The technology for self-driving trucks is advancing quickly, as engineers continue to test platforms like the Google self-driving car and Daimler's "Freightliner Inspiration" self-steering 18-wheeler prototype.
That process took another step forward in April when six convoys of paired semi-automated "smart" trucks arrived at Rotterdam harbor in the Netherlands from starting points as far away as Sweden and Germany, according to Agence France-Presse.
Like ducklings trailing after their mother, each truck "platoon" followed a route set by its human-driven lead vehicle, with the following trucks autonomously tracking the leader through a wireless data link. For purposes of the demonstration, every vehicle had a human driver monitoring its computers and sensors, said Eric Jonnaert, secretary general of the European Automobile Manufacturers' Association (ACEA).
The trucks will only start operating on a fully autonomous basis once designers address such challenges as enabling data exchange between trucks made by different manufacturers, according to ACEA. Six European manufacturers joined the exercise, supplying two vehicles each. The participating companies were DAF Trucks NV, Daimler AG, Industrial Vehicles Corp. (Iveco), Man Truck & Bus AG, Scania AB, and Volvo Group.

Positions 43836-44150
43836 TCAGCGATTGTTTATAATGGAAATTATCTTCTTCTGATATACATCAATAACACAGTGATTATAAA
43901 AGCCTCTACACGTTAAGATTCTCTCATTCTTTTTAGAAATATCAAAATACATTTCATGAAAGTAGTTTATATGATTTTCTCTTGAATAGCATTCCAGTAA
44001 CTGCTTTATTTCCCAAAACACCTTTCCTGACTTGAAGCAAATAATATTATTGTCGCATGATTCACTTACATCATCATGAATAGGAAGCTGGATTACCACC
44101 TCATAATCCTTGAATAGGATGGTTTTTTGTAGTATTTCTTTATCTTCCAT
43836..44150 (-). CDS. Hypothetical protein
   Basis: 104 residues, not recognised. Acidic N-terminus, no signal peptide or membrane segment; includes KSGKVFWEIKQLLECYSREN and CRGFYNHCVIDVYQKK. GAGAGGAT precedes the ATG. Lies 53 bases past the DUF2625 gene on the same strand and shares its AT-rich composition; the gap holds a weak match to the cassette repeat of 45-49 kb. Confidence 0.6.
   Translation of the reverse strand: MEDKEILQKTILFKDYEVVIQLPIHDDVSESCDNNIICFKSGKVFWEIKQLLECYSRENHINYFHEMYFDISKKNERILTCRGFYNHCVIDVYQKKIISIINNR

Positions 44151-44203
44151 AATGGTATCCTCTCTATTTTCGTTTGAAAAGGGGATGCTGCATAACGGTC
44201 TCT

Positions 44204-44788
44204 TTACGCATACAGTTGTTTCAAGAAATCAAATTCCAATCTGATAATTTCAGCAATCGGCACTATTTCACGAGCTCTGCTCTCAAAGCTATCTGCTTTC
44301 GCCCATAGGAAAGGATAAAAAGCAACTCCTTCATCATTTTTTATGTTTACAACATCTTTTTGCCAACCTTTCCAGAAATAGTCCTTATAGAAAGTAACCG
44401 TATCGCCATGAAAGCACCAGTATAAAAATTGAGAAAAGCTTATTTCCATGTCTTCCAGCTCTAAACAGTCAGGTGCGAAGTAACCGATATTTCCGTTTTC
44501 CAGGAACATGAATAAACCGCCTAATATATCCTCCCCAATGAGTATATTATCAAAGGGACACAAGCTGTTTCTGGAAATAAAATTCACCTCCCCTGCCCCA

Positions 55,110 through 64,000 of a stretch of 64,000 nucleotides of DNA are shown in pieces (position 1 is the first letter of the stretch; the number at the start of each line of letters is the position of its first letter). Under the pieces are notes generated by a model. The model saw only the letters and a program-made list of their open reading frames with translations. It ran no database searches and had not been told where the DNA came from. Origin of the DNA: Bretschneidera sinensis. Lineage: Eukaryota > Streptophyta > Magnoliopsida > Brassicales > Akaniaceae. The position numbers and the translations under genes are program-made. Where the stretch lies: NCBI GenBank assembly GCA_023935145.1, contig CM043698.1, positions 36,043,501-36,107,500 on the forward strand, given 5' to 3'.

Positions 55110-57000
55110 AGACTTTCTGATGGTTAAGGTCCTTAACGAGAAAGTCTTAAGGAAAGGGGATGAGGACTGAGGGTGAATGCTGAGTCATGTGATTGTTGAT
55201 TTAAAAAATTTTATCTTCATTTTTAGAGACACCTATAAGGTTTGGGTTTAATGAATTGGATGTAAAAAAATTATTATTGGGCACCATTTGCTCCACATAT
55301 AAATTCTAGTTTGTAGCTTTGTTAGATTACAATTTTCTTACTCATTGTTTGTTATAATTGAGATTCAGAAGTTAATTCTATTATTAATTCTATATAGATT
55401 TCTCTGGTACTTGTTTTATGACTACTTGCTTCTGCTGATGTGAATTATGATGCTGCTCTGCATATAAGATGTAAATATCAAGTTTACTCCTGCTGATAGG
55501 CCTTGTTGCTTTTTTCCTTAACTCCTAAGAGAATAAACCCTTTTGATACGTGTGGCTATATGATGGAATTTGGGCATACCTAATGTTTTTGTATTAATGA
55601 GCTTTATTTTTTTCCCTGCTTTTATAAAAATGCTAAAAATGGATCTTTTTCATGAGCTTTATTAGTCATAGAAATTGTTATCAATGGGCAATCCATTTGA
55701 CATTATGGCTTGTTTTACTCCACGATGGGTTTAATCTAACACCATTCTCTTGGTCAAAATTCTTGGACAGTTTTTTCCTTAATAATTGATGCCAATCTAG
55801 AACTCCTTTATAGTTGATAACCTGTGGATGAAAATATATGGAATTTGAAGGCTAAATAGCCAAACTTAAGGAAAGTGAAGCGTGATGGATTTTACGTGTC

Proponents say self-driving trucks will someday offer advantages such as more efficient transport, a reduction in accidents triggered by human error, and easier traffic flow thanks to consistent cruising speed.